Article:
ACADEMIC MENTORING

Questions and answers with Jared Kallen

Q: Why do young people need mentoring?


Jared Kallen: Good mentors model the right actions, attitudes, approach, structure and behaviors that clients will profit from—often exponentially. Mentors frequently succeed where others, such as parents or teachers, have failed simply by virtue of the fact that they are a neutral third party and can be objective. It is easy for me to practice “tough love” when it’s not my child. Due to the pandemic, now more than ever, young people are experiencing record levels of depression, anxiety, despair, and lack of direction. A good mentor will shift a young person’s mindset, model a robust course of action, and gently hold them accountable. Many “traditional” mentors, such as corporate managers, educators or religious leaders, are inundated and do not have the time, resources, or energy to guide young people. I act exactly the way I want my clients to act. It is never theoretical. I show them how I am applying the very same approach to my life. The idea is that young people will see that I am happy and fulfilled and want what I have. Thus, they are more prone to adopt my approach/toolkit.




Q: How is mentoring an important part of being an effective educational coach?


Jared Kallen: A good mentor communicates quickly when his clients get confused or stuck. I am just a text away to provide guidance or strategy in between our weekly sessions. Most mentors do not make themselves available 24/7, and so many students give up until the next session—and thus time and money are lost. I reinforce what I taught in the last session in between sessions, so we don’t have to repeat it. Continuity is king!




Q: How do you approach mentoring? What is your philosophy?


Jared Kallen: A good mentor is highly empathetic and encouraging. Simple phrases like, “I get it,” “I have been right where you are now,” “I got you,” and “You do you,” provide unconditional approval right when many students need it the most. They are, after all, trying to decide who they want to be and how they want to be identified. We are trying to alter the young person’s response from “I’ll think about it” to “Yes, I will get it done!” I communicate to my clients that they are never alone. Everyone has had “issues” or “struggles” and the goal is to unite in common suffering and surmount it.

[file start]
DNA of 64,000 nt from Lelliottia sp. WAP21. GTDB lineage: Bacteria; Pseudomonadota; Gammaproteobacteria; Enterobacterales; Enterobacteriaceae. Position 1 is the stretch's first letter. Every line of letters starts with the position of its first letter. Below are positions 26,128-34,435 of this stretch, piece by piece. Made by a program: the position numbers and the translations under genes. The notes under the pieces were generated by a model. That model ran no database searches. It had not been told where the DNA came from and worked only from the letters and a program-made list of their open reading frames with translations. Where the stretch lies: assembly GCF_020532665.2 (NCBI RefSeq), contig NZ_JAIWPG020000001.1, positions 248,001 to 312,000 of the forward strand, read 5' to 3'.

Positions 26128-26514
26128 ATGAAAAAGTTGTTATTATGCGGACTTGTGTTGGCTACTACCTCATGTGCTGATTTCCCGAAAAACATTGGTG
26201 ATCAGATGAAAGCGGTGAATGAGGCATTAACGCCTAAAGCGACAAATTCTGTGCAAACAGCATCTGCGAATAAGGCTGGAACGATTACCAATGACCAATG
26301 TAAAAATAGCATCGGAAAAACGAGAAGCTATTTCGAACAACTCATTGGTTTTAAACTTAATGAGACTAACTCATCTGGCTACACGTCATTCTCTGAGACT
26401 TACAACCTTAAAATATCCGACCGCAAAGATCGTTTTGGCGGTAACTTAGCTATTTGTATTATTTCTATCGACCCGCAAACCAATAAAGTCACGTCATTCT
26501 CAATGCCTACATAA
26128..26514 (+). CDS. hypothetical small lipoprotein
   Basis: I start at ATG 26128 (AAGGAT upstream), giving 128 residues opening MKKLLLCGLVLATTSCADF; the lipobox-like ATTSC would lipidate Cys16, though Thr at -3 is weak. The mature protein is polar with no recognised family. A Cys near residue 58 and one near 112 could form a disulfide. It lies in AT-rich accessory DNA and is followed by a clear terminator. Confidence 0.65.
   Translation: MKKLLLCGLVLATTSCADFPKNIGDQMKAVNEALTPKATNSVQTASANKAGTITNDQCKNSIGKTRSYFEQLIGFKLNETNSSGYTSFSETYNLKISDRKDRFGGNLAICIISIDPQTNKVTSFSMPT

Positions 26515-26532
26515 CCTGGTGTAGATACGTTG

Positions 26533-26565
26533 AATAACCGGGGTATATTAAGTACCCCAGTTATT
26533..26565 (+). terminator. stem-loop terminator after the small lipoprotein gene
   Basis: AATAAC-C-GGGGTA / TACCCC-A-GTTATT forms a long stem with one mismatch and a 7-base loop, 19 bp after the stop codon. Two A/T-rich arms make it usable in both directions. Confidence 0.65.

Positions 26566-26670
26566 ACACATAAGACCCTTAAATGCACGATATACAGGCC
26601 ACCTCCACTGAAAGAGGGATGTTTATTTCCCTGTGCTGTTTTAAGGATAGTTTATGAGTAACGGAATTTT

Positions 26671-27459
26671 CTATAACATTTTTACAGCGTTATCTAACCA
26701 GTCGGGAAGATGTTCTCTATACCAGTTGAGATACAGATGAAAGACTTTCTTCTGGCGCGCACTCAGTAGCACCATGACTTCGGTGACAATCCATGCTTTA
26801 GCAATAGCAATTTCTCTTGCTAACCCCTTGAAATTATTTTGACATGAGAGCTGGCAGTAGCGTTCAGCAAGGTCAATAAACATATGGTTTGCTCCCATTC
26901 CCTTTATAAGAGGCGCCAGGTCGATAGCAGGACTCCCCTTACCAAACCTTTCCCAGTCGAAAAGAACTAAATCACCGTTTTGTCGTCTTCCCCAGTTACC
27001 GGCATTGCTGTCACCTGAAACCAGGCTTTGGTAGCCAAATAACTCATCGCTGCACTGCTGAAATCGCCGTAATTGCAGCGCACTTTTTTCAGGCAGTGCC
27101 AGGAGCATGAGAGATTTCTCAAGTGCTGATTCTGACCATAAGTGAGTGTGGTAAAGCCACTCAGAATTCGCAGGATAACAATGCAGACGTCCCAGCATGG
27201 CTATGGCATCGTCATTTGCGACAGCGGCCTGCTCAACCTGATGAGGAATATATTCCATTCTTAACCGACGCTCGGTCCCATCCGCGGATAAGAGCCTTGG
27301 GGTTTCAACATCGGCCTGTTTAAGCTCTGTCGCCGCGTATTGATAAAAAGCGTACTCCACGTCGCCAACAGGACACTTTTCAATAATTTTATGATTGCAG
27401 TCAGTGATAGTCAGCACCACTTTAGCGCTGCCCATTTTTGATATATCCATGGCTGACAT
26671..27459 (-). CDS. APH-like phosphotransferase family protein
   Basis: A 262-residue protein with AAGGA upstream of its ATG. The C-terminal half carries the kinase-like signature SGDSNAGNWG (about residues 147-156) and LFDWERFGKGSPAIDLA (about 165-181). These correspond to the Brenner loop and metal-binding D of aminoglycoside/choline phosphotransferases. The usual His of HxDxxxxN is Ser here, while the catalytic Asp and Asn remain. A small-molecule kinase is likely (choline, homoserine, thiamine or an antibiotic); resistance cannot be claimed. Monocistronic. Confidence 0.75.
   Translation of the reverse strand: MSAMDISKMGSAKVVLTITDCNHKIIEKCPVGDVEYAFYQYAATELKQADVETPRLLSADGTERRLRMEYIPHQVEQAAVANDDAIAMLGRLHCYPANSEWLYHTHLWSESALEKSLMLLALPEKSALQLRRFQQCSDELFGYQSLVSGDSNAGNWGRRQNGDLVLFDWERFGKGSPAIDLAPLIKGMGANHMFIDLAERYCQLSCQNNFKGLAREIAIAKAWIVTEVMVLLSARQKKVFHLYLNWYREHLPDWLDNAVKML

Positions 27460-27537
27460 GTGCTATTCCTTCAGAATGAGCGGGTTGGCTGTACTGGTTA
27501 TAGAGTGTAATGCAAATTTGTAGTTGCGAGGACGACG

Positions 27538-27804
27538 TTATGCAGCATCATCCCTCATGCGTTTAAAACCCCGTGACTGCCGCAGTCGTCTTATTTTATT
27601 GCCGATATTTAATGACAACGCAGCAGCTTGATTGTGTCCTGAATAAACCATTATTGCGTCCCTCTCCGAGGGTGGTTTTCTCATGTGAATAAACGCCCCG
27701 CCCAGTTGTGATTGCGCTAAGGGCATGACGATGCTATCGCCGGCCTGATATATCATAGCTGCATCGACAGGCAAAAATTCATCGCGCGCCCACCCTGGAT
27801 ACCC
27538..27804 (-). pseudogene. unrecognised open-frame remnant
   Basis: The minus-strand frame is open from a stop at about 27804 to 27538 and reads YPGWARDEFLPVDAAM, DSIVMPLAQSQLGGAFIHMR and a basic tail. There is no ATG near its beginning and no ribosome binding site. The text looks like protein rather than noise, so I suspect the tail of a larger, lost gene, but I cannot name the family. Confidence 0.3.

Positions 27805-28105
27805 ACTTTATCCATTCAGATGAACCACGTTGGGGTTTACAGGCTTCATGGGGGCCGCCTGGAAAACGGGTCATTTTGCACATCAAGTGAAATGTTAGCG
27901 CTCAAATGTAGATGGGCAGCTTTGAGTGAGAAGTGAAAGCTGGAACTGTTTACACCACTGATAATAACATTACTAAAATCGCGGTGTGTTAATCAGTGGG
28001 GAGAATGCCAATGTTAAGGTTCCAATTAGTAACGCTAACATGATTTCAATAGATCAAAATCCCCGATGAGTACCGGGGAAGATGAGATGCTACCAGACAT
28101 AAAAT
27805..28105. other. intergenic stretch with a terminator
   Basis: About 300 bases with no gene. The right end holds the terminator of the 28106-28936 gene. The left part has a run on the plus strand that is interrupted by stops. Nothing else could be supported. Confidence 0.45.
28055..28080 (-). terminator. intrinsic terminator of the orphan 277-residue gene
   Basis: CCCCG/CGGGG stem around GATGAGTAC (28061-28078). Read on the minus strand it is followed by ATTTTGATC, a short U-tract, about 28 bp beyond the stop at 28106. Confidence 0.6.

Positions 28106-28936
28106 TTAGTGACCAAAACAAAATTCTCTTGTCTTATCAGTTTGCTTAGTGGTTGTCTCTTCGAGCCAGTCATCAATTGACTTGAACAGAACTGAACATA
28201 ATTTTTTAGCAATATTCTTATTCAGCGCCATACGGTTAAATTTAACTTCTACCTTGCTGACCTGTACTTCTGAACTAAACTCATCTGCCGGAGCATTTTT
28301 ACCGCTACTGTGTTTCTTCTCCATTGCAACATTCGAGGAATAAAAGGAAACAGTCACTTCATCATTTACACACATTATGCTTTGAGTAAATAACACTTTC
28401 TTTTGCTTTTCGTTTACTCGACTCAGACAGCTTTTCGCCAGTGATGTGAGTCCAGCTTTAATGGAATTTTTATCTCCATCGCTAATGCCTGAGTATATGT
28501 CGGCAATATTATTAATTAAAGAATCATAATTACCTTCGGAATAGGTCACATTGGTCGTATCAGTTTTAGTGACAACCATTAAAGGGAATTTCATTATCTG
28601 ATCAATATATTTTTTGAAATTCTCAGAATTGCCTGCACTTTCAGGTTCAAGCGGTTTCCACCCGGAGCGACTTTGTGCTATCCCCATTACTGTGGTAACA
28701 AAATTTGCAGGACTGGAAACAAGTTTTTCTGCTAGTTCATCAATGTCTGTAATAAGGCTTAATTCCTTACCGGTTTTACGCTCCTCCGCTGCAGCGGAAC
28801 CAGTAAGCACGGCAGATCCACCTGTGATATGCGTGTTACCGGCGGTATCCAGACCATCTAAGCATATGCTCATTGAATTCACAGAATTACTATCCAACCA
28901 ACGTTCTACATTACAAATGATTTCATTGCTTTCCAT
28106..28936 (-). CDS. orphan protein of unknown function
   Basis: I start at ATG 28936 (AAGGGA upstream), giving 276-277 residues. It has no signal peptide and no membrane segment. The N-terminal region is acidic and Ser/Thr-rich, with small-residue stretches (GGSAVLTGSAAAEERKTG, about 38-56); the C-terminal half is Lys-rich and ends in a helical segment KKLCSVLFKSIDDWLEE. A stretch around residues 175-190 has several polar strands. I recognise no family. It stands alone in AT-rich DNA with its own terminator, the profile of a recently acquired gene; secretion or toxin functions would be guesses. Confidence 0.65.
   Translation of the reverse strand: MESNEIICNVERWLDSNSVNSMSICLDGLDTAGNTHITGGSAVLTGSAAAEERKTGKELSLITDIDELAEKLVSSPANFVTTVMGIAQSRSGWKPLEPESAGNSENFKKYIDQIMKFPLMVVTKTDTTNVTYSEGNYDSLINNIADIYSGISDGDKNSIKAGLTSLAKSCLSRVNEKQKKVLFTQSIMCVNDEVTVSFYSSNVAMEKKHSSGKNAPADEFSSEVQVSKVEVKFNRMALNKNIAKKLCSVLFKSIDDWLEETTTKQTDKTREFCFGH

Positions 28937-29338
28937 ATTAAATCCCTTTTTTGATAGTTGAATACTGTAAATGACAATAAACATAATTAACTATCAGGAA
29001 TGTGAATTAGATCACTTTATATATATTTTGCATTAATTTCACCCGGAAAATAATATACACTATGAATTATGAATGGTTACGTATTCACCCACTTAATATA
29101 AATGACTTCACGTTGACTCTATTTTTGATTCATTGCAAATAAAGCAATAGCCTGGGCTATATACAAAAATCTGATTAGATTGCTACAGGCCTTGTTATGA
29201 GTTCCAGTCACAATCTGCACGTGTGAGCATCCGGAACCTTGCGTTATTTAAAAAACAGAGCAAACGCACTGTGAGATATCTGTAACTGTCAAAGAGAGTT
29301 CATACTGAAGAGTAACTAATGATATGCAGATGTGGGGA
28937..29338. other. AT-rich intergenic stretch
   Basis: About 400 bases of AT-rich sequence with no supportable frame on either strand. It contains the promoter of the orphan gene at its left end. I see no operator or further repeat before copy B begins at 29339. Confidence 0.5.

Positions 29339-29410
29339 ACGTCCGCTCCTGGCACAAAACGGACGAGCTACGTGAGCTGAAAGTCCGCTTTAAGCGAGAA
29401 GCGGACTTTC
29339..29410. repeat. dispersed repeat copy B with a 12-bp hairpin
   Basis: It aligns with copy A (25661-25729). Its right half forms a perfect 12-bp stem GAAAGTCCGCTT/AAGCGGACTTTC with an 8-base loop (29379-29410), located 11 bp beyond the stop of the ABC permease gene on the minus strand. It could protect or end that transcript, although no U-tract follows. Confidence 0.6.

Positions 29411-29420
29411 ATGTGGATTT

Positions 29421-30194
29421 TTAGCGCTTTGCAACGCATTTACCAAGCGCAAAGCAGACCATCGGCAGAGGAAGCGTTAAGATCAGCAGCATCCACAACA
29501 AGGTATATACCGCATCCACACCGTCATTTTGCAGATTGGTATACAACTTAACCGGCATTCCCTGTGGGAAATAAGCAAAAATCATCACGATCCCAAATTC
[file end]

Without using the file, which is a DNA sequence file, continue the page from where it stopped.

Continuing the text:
Q: How do you establish rapport with your students?


Jared Kallen: I create a bond with my students by sharing my own story—which eons ago was about lack of motivation, depression and lack of direction—and eventually what turned my situation around. What did change my life was consistency of behaviors, rinse and repeat. Now more than ever, students cannot be lectured or “talked to.” In an age of videogames and iPhone snapchats, they need to be fully engaged and entertained. I offer this to my clients in spades.




Q: What personal qualities make you an effective mentor to students?


Jared Kallen: I’m entertaining, empathetic, engaging, and I use lots of prompting and cueing. I cajole my students by encouraging ownership. I say things like, “I don’t want to put words in your mouth.” Or, I ask, “Are you with me?” or “Should I run that past you again, no problem?” An effective mentor demonstrates a ton of positive energy and extraordinary amounts of patience. I endeavor to embody these attributes.




Q: How are you an especially effective academic mentor to people with learning differences?


Jared Kallen: Many students of all ages believe what they may have been told by teachers, peers, parents, or other significant influences. Prior to a diagnosis, many of these individuals may have felt justified in believing the young person was “stupid, lazy, incompetent, ungrateful, will never be a success, is doomed to a certain type of diminished life….” After a diagnosis, we must promptly eliminate this shaming and blaming so we can move the ball forward. I am particularly adept at letting students know, in no uncertain terms, that their “condition” is not their fault. Treating this challenge is similar to treating diabetes, which I have. We are responsible for doing so to the best of our abilities. Students often understand my diabetes metaphor and it draws us closer. After more than 25 years of serving as a mentor, I know all the ways that people with learning differences either waste their intelligence or abilities, or choose to prosper. I have developed an effective “toolkit” with strategies and techniques designed to halt unproductive behaviors and promote healthy ones.